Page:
Libertarianism is the notion that men ought to be granted the greatest degree of liberty possible: it is the idea that man's freedom should only be limited insofar as he shall be restricted from violating the freedom and rights of others. Carried to its logical conclusion, libertarianism is anarchism. There are two ethical mottos in libertarian thought: the Law of Equal Liberty and the Non-Aggression Principle. The Law of Equal Liberty comes from Herbert Spencer and states that “each man should have the liberty to do whatsoever he wants, as long as his liberty does not infringe upon the equal liberty of others.” The Non-Aggression Principle comes from Auberon Herbert and states that “no man has the right to initiate aggression against another person—the only time aggression is justifiable is if it is defensive (responsive rather than initiative aggression).”  

Distributism or distributivism is a Christian social philosophy, which holds that "land" (or the means of production) ought to be as widely distributed as possible. It holds that a society should not be dominated by a few wealthy capitalists, but that most people in society ought to be capitalists. As G. K. Chesterton, one of the founders of distributism, put it: "The problem with Capitalism is not too many capitalists, but too few capitalists."

My own political philosophy is a fusion of libertarianism and distributism. The classical distributists were mainly Roman Catholics. The Roman Catholic advocates of distributism, like G. K. Chesterton and Hilaire Belloc, advocated the use of coercive government intervention in order to force a redistribution of the means of production, thereby bringing about distributive justice. Unlike Chesterton and Belloc, I do not believe in Roman Catholicism with its centralized and statist approach to everything. I believed (before becoming an atheist) in Eastern Orthodoxy. The use of coercion to achieve political goals is incompatible with the entire spirit of Eastern Christendom. Anarcho-distributism is the result of my endeavor to discover a political philosophy in line with the spirit of the Eastern Church Fathers (a spirit which I believe to be very much in accord with the spirit of Vaishnavism that we find in Rabindranath Tagore and Mahatma Gandhi). I have lost faith in the religious perspectives that I formerly looked to as the basis of the meta-ethical worldview at the center of my political ethics/philosophy. Since that time, I have come to find an atheistic basis for objective and universal ethics, leaving my political views pretty much unchanged.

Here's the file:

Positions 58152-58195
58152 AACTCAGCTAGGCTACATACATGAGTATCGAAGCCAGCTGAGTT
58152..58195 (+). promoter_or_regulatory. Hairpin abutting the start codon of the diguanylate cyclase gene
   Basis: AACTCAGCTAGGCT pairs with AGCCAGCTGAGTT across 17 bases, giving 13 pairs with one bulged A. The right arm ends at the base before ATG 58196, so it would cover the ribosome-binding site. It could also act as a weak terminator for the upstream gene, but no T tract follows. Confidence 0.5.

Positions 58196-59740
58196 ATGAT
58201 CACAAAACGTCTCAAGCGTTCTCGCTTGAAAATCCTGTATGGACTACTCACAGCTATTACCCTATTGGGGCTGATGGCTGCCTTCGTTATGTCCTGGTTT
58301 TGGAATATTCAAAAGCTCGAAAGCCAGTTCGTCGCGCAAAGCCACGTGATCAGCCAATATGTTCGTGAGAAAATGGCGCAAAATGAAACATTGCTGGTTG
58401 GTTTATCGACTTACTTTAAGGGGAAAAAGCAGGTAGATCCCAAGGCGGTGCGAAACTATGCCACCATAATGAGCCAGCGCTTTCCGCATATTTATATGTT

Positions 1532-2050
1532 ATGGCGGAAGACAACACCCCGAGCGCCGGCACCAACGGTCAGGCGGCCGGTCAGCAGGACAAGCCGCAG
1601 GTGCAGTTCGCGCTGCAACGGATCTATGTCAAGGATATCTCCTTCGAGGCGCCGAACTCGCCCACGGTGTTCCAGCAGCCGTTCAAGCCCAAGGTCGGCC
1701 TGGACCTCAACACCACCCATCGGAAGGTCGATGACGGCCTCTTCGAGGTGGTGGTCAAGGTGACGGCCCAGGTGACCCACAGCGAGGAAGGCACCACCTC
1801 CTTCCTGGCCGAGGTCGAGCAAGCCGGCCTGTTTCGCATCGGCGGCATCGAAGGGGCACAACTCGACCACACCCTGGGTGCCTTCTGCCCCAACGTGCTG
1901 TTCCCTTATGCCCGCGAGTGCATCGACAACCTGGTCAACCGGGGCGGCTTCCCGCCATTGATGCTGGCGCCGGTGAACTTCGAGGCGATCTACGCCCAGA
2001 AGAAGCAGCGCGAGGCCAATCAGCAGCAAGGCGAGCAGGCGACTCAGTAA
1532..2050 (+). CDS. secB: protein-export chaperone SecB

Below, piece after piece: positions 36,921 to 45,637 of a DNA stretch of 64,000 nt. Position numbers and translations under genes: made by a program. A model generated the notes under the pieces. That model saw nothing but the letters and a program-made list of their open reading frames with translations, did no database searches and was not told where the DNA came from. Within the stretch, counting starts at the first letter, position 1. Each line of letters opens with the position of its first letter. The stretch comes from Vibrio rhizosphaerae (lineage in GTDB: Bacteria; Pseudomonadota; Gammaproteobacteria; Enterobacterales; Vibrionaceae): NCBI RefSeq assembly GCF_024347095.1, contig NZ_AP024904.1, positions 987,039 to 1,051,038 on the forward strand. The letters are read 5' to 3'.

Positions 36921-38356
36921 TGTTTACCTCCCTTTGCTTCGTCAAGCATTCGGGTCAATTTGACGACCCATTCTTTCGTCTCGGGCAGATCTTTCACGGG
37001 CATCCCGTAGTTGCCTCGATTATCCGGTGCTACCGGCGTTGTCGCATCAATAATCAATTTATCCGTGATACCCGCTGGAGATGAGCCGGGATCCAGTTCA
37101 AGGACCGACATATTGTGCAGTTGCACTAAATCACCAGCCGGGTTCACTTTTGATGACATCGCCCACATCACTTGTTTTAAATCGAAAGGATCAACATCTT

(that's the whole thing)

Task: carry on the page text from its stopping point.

I am a libertarian, a distributist, a mutualist, and an anarcho-communist (à la Peter Kropotkin and David Graeber). More precisely, I am an anarchist in general, with a particular perspective about how an anarchist society might be achieved. I envision a gradual revolution whereby we transition from capitalism to distributism, where things become more local and power shifts downwards according to the principle of subsidiarity. Actively seeking to decentralize political and economic power is the first step. After attaining distributism, I think that voluntaryism (voluntary government) is the next goal, a reduction of the power of government to the point that compulsory taxation and enforced monopoly of police/military services are abolished. Once we arrive at voluntaryism, the government will “wither away” and cease to exist. Once the State becomes voluntaryist and allows free competition in defense/security services, it is only a matter of time until market forces reduce “the government” to the status of being just another competitive firm on the free market. Following the wholesale abolition of the State, I expect to see the revival of the “gift economy” and more non-monetary and communal economic arrangements on a non-market basis. Nevertheless, I wish to see the market preserved as a beneficial distribution mechanism for luxury items.